I love this idea, but I think they could have taken it one step further by giving girls the option of uploading their photos to the web directly from the machine. Zeus Jones even mentions how their research taught them that young girls use social networks to express themselves. It would have been the perfect final step.

Because this projector idea is already being used in the ad, I don’t know if I’m allowed to call it disruptive; however, I think this fun technique of being able to get an idea of what an outfit would look like on you has the potential of being a great addition to a clothing store that is up to the challenge of creating it.


9. The power of brands and fashion faux pas.

I had a bit of an “ad major learning about brands” moment while shopping with a friend over the weekend. We were perusing the sales rack in forever 21 when my friend spotted this jacket.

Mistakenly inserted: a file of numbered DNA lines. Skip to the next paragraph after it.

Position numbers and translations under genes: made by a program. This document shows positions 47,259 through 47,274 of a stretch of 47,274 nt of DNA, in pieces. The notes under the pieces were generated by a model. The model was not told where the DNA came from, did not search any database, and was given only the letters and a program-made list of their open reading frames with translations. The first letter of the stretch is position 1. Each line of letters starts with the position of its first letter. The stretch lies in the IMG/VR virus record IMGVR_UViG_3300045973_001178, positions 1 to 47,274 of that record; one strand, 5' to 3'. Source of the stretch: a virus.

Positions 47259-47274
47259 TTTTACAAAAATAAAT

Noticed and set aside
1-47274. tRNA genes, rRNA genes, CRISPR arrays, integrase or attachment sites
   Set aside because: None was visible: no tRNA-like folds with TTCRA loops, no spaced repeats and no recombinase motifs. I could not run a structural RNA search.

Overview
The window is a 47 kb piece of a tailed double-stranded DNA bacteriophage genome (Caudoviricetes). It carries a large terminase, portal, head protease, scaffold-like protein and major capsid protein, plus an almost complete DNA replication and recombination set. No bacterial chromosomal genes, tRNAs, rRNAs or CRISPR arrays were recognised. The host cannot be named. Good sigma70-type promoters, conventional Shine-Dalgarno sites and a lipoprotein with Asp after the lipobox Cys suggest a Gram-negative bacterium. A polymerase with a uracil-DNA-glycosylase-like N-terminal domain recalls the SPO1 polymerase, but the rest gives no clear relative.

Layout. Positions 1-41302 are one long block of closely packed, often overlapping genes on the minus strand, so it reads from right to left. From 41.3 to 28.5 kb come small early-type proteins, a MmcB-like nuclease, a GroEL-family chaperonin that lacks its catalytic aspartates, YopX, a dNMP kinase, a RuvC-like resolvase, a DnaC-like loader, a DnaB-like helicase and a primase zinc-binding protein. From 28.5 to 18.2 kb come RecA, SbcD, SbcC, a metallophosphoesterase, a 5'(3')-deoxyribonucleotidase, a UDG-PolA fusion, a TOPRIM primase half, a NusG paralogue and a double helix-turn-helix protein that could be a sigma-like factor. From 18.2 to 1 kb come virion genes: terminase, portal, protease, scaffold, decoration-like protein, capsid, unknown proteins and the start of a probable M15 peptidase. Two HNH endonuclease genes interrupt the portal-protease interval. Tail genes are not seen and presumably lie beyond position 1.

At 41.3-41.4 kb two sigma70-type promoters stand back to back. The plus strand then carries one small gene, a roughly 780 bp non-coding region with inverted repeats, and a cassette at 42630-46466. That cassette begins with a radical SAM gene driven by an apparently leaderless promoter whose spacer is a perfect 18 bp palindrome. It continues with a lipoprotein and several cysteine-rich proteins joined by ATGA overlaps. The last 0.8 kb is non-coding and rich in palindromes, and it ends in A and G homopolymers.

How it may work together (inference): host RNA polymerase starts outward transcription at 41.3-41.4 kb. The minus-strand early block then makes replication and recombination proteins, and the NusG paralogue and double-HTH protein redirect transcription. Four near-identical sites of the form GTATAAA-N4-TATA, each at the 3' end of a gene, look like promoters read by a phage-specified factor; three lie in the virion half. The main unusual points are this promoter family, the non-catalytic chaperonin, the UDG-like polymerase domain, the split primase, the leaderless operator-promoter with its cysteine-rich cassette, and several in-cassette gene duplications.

Pulling it off the rack, she said, “It has an A for Alissa! You have to get it!” I was in desperate search of a coat (I still am!), but the style and cut definitely wasn’t for me, despite the cute “A” patch. Just as she was about to place it back on the rack, she noticed the price tag was written in Japanese, yen symbol and all. My friend and I are both Japanese majors, so this probably excited us more than your average forever 21 shoppers. After noticing the tag, it was as if a switch had been flipped in my mind. Suddenly the jacket was much more adorable and something I could totally see myself in. Pulling it off the hanger, I tried it on. It fit okay. Just okay. The cut was wrong for me, but the fact that it came from Japan made me want to like it.